John H. Chafee National Wildlife Refuge at Pettaquamscutt Cove
Northeast Region
 

Plan Your Visit

Hours of Operation:

The kayak launch area at Sprague Bridge off of Boston Neck Road/Rt. 1A in Narragansett (along with a few other shoreline access points) is open to the public every day from sunrise until sunset. There are no other developed visitor use areas on the refuge. The kayak launch area is not accessible by wheelchair or stroller.

The Trustom Pond Contact Station, in nearby South Kingstown, is the closest U.S. Fish and Wildlife Service facility with more information on the John H. Chafee National Wildlife Refuge at Pettaquamscutt Cove. The Trustom Pond Contact Station would also make an excellent "next stop" on your tour and exploration of the wildlife refuges of Rhode Island. For directions to the Trustom Pond Contact Station, click on the following link and go to Driving Directions under Quick Links: Trustom Pond National Wildlife Refuge. The contact station is open every day during hours when there are volunteers available to staff the station. Generally the hours are 10:00 AM to 4:00 PM every day. Sometimes our volunteers will be out on the trails assisting other visitors, and the contact station may be temporarilty closed while they are away. The trails are always open during daylight hours, regardless of whether the contact station is open or not.

Kettle Pond Visitor Center is another great place to become familiar with (or to review) the habitats and wildlife you'll see at John H. Chafee National Wildlife Refuge at Pettaquamscutt Cove. It's located further south on Rt. 1 than the Trustom Pond Contact Station (in Charlestown, RI), and is open everday from 10:00 AM to 4:00 PM, except Thanksgiving Day, Christmas Day and New Year's Day. Please call ahead for very infrequent and unexpected closures of the visitor center or refuges, and the current weather conditions (401-364-9124). Click on the following link for more information and directions: Kettle Pond Visitor Center.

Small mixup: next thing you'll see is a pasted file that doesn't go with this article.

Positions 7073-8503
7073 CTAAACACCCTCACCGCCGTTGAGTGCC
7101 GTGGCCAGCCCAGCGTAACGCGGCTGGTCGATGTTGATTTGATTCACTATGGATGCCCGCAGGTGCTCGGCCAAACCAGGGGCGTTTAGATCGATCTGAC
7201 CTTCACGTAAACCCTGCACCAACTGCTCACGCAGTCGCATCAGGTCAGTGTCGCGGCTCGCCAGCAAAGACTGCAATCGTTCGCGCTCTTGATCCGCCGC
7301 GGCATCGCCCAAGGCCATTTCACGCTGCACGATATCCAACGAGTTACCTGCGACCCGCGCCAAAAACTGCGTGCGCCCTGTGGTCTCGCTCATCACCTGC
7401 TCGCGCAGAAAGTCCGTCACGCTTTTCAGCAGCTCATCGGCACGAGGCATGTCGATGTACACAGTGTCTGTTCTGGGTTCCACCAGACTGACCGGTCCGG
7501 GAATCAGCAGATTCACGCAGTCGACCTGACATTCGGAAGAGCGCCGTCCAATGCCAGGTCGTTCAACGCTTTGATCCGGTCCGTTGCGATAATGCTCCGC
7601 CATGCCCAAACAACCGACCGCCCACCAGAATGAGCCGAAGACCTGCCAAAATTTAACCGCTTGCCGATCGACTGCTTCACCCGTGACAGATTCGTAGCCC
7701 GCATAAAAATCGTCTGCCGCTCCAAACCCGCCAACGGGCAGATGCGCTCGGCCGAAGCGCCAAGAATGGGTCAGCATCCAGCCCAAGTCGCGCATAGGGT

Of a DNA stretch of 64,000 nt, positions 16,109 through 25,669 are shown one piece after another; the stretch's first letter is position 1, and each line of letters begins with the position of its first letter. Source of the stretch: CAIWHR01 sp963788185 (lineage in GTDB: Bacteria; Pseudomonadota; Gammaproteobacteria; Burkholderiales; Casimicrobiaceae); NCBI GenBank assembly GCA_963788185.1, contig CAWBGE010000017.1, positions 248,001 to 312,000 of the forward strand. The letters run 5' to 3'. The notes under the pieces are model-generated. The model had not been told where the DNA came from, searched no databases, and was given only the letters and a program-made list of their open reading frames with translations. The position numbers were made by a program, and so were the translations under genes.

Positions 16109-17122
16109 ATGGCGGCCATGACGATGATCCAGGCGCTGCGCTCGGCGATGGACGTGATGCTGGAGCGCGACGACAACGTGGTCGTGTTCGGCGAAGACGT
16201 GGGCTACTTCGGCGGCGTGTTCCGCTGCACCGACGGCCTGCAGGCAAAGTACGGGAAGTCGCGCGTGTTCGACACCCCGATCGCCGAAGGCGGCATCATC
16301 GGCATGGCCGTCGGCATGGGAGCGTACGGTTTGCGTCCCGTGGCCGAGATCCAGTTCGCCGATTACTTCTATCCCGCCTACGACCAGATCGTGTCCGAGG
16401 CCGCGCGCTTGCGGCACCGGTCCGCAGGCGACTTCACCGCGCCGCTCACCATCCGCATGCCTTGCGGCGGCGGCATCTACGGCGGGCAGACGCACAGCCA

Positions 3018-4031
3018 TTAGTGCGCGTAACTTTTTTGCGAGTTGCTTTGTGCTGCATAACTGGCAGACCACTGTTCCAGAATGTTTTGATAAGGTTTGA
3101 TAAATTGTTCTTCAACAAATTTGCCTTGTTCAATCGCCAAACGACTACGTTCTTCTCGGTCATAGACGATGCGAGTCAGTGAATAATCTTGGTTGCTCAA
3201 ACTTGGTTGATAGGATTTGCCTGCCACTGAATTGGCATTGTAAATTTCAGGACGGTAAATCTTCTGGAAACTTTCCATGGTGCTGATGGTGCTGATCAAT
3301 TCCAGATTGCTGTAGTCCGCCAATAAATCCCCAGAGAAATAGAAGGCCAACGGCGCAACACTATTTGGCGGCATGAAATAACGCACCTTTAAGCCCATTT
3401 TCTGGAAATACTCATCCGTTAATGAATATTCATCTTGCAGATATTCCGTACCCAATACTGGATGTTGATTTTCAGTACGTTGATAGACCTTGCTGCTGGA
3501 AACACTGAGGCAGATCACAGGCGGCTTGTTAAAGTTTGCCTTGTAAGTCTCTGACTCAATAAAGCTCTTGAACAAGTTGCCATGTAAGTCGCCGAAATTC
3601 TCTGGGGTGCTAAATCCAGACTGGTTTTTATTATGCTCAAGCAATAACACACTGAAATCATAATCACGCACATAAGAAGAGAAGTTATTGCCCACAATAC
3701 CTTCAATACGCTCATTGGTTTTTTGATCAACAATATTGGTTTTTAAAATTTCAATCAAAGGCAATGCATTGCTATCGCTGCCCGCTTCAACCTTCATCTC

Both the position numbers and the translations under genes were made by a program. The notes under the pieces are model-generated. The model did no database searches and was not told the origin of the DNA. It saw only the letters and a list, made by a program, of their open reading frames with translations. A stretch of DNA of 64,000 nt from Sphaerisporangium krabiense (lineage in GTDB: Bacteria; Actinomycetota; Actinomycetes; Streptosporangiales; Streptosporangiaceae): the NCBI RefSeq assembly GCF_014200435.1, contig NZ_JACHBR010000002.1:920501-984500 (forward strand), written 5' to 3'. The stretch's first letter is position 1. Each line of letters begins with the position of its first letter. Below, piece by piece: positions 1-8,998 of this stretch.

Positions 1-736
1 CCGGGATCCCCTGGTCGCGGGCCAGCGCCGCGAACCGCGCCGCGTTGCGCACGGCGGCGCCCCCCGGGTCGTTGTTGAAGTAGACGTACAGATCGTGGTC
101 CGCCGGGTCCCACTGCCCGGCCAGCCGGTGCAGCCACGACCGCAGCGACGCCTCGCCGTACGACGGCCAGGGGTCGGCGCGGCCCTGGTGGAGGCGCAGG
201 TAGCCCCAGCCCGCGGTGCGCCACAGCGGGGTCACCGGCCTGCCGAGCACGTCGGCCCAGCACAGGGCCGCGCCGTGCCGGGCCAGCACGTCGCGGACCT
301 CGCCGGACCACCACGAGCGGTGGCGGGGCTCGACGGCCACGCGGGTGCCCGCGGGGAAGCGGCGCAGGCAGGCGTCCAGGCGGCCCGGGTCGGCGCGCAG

Pets

Pets are not allowed on the refuges, except at Kettle Pond Visitor Center. Pets, most notably dogs, present a threat to many animals including birds, even leashed and well-behaved dogs look like predators to other animals. The presence of dogs may alter a bird's feeding or breeding activity. This disruption may drive the birds away, which is not allowed in our enabling legislation and approved plans. We do allow leaashed dogs on the trail at Kettle Pond Visitor Center because we are not managing for ground-nesting birds in that small area of Ninigret National Wildlife Refuge. However, that is the only place on all five refuges in Rhode Island where we allow pets on the trails.

Helpful Health Hints

Too often visitors take home unpleasant memories of their refuge experience because they have not been dressed appropriately or sufficiently protected against insects. For that reason, as well as for health concerns, we stress the importance of sharing the following “Helpful Health Hints”:

  • Dress appropriately for the weather and call ahead for current weather conditions.
  • Insect repellent is recommended while hiking the trails. Please do a tick check after every hike on the trails.
  • Poison Ivy is a common sight on the refuge. It is relished by deer and over sixty species of birds eat the berries. All parts of the plant can give people serious rashes during any season. Poison Ivy is distinguished from other plants by its three leaflets per leaf and the alternate leaf arrangement.
  • Bring your own water bottles and drink plenty of water while hiking or engaging in activities around the refuge. Wear sunscreen and loose, layered clothing. Stop and rest frequently. Do not over-exert yourselves.

Group Visits

We have a classroom that can be used by groups for meetings during and after hours. Birthday parties and scout meetings are also popular activities at the visitor center. Please fill out the reservation form found by clicking here: Kettle Pond Visitor Center Reservation Form.

Other Helpful Items to Plan Your Visit

Refuge Brochure

Driving Directions

Visitor Opportunities

List of Wildlife and Plants

 

 



Last updated: January 10, 2012